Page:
The right of public access - opportunity or obstacle for nature tourism in Sweden?

Sandell, K.F., P. 2010, Scandinavian Journal of Hospitality and Tourism Vol 10 side 291-309.

Access to countryside areas - by means of personal ownership, designated areas or free access - is fundamental to outdoor recreation and nature tourism. This paper examines the role of the Right of Public Access for public participation in outdoor recreation and nature tourism supply in Sweden. This right can be seen both as a "free space" for recreation and a way of restricting land ownership. Our study shows that the Right of Public Access has strong support among the Swedish public in general and that designated areas for recreation are less important than public access for outdoor recreation participation. Among nature tourism entrepreneurs, the Right of Public Access is considered a success factor to a much higher extent than an obstacle. We identify a tension between the general public and nature tourism entrepreneurs with respect to traditional backcountry activities such as hiking, cross-country skiing and nature studies. One important challenge for the future will be to balance the demand for outdoor recreation with nature tourism opportunities for local economic development, and the paper concludes with a set of topics suggested for further discussion concerning the Right of Public Access in a dynamic world. © 2010 Taylor & Francis..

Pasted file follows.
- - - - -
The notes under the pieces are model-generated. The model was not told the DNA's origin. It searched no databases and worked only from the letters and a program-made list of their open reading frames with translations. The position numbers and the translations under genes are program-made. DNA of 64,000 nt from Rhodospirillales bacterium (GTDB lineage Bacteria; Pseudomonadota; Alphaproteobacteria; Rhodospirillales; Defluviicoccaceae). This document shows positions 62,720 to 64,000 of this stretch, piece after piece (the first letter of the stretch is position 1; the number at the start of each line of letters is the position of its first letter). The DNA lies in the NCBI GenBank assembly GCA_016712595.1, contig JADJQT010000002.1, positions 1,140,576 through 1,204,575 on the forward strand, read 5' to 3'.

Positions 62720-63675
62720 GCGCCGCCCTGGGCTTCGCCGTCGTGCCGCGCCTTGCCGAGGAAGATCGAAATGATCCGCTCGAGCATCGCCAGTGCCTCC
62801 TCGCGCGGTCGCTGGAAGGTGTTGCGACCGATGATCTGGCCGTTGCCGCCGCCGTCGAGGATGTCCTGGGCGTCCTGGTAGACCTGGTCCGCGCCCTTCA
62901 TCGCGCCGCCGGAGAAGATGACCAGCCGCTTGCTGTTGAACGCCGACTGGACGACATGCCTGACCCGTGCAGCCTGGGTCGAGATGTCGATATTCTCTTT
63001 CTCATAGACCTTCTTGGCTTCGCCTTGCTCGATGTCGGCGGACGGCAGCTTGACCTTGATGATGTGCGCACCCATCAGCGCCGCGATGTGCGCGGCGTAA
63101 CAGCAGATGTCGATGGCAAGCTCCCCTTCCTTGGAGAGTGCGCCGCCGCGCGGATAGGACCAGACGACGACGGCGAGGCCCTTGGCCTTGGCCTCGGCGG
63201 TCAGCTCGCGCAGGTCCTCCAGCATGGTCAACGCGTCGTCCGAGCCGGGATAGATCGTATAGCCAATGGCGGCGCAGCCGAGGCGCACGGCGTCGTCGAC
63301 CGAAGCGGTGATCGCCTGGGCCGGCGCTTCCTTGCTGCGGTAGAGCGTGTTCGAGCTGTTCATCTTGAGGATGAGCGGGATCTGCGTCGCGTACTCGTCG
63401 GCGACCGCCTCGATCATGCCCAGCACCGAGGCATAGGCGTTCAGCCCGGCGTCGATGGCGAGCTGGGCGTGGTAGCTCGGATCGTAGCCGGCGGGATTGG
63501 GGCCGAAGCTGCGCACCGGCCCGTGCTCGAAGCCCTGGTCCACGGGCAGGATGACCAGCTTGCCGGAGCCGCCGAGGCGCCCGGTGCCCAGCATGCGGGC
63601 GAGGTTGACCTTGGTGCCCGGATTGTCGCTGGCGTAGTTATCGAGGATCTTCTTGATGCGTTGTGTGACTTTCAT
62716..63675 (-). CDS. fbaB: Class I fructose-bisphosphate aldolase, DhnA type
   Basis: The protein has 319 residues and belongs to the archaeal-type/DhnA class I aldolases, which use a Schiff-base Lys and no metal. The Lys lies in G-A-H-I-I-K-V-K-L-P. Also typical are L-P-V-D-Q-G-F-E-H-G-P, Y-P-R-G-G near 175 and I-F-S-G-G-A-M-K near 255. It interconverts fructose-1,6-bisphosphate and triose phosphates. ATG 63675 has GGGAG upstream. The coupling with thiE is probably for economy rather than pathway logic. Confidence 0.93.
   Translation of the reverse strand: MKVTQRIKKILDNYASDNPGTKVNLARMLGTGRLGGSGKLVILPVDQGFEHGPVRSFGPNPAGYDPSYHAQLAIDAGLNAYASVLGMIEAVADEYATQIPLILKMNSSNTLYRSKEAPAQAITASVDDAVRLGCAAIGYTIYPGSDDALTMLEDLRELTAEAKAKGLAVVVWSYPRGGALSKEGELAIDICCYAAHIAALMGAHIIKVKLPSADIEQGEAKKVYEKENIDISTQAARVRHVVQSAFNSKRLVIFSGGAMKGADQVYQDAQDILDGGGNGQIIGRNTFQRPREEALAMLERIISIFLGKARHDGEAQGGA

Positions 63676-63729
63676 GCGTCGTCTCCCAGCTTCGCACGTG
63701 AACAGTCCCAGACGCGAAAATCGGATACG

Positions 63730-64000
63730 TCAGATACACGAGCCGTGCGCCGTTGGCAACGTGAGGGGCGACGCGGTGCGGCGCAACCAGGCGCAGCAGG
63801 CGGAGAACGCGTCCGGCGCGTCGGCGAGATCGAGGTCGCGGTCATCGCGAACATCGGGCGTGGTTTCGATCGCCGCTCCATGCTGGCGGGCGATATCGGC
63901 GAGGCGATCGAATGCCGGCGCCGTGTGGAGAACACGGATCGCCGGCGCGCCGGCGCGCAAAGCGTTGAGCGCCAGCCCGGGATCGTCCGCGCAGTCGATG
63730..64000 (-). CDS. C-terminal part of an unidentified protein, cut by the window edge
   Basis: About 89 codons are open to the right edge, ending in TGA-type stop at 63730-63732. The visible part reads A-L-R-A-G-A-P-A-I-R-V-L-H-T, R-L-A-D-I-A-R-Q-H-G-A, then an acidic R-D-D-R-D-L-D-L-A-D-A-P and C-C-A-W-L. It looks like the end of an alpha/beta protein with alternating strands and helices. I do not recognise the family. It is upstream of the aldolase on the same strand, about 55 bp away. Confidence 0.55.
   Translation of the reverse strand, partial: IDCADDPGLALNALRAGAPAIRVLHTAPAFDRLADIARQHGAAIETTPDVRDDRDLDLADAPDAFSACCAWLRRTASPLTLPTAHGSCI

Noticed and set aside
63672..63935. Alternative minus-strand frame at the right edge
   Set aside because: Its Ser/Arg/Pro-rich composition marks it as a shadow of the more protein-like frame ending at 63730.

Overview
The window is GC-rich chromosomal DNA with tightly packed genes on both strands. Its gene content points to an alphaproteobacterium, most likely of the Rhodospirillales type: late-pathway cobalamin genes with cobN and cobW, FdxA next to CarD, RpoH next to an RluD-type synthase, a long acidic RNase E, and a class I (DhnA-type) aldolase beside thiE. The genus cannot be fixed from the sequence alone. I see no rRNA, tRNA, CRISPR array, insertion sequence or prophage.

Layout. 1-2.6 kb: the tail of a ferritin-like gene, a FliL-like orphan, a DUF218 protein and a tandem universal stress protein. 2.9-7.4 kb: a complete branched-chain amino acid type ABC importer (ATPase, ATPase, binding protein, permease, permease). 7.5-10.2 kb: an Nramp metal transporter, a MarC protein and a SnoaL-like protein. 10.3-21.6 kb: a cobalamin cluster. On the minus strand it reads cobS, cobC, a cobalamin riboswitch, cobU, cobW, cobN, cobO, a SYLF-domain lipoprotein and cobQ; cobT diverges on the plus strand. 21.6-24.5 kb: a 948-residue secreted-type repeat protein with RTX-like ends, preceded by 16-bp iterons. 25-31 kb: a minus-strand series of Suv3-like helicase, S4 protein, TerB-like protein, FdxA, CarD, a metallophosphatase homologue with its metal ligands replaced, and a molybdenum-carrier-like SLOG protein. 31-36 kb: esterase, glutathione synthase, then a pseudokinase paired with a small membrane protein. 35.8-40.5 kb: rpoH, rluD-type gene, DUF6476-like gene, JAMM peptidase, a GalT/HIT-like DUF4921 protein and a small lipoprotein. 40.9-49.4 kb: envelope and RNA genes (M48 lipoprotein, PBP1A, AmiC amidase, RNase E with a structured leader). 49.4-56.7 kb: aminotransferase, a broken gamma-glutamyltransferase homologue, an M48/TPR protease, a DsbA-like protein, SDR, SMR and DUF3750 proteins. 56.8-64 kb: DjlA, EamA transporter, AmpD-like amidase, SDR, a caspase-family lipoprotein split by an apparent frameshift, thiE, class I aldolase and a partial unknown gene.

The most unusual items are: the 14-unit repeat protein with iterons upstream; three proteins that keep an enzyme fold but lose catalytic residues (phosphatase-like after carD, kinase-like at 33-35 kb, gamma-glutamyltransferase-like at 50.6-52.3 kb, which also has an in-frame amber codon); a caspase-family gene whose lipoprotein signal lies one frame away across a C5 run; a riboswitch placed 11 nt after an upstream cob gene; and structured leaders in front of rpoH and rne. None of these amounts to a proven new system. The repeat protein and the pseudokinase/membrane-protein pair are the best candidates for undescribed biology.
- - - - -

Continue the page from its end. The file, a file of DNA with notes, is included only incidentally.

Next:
The realisation of tourism business opportunities adjacent to three national parks in southern Finland: entrepreneurs and local decision-makers matter

Selby, A.P., L.; Huhtala, M. 2011, Forest Policy and Economics Vol 13 side 446-455.